Money, Information and Uncertainty. (London: Macmillan, 1989) second edition [ISBN 9780262570756]. or Lewis, M. K. and P Mizen Monetary Economics. (Oxford; New York: Oxford . D. University Press, 2000) [ISBN 9780198290629]. For Section 3, you are encouraged to buy: Krugman, P and M. Obstfeld International Economics: Theory and policy. .R. (Pearson, 2008) eighth edition [ISBN 9781408208076]. For Sections 1 and 2 the best books are Goodhart, and Lewis and Mizen. Lewis and Mizen is more up-to-date and easier to read and both also have chapters relevant for Section 3. Goodhart offers a very detailed treatment of the subject area and is not as easy to read as the other texts.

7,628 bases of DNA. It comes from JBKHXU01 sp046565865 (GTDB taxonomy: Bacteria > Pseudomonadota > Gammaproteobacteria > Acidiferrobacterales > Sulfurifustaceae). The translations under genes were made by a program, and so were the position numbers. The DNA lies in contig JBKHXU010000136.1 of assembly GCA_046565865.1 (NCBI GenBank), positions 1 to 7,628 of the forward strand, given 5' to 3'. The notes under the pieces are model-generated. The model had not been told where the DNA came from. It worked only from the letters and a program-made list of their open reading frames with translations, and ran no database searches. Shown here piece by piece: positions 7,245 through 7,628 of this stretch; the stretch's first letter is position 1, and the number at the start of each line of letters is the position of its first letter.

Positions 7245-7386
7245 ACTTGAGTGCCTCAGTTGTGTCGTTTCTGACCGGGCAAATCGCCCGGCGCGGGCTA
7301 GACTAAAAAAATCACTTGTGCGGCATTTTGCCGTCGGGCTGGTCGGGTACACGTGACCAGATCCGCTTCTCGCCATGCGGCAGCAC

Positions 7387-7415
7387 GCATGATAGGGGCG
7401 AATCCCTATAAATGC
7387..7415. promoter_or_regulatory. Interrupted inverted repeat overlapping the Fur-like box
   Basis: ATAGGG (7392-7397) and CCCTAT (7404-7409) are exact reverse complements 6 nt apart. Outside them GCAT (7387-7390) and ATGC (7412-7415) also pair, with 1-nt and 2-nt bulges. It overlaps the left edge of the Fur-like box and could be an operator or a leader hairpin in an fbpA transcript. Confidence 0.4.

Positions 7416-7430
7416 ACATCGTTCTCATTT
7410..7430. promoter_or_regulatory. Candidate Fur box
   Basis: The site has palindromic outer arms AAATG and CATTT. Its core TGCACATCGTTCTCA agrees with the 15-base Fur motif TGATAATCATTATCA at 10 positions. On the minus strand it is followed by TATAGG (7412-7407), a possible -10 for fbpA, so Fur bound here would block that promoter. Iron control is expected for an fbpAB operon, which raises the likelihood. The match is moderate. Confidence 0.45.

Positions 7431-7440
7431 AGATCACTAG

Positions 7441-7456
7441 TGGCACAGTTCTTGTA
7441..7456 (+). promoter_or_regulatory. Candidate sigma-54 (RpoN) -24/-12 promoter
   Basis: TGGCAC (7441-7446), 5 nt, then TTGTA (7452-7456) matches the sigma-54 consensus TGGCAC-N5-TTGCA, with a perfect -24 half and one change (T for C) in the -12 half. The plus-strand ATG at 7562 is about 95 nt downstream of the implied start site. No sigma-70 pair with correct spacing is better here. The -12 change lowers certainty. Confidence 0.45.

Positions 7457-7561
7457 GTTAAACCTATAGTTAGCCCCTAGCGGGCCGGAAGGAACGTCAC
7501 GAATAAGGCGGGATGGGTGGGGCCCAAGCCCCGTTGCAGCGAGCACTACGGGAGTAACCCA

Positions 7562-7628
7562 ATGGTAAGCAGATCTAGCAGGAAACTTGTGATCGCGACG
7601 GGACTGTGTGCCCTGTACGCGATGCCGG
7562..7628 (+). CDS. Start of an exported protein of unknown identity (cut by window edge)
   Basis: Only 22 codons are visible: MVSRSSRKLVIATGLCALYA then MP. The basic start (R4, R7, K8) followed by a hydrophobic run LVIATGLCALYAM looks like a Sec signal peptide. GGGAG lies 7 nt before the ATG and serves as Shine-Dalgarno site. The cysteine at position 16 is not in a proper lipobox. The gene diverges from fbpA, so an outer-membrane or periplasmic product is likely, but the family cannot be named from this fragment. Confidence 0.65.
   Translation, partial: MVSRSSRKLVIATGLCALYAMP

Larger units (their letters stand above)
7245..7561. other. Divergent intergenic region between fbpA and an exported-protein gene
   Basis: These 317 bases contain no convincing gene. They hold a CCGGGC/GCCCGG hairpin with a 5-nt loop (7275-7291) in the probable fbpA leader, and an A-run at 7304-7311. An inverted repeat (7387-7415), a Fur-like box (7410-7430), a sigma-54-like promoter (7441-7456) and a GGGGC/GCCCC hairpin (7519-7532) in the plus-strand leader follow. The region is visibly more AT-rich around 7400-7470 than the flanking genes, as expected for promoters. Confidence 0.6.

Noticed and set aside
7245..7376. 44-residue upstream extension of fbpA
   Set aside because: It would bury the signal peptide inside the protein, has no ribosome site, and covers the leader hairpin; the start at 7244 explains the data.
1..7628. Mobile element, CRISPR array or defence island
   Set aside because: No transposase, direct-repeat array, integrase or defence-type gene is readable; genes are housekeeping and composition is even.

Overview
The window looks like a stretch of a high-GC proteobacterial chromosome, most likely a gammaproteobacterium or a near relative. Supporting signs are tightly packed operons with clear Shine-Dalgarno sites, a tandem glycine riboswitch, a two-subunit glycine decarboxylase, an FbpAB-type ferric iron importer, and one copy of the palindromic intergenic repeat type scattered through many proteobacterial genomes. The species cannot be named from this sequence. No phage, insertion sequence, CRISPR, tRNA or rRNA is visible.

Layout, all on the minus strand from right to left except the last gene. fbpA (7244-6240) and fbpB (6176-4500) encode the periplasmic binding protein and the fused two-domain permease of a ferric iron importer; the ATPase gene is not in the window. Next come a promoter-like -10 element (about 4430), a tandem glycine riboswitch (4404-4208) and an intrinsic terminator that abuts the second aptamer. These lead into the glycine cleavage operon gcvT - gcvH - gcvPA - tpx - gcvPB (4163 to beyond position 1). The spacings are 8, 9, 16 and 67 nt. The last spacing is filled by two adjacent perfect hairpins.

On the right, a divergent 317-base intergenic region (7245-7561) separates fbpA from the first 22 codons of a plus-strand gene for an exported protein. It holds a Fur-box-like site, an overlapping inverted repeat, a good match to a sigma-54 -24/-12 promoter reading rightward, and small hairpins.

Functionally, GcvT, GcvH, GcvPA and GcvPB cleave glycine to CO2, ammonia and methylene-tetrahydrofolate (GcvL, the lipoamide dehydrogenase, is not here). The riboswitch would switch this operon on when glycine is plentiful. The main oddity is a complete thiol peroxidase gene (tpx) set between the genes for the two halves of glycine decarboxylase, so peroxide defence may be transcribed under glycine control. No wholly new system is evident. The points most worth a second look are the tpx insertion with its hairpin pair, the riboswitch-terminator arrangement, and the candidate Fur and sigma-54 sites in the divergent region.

However, it is very thorough, providing excellent coverage and you may benefit most from this book after consulting the other readings when you have at least some understanding of the subject material. For Section 3, Krugman and Obstfeld is the best text and a lot of what is presented here is taken from this book. This is both up-to-date and comprehensive, and covers issues including international trade as well as 3 115 Monetary economics the open economy monetary economics topics on which this part of the subject will focus. Since the material for Section 3 is primarily taken from this book, those chapters (Chapters 10 to 14) tend to be smaller than those for Sections 1 and 2.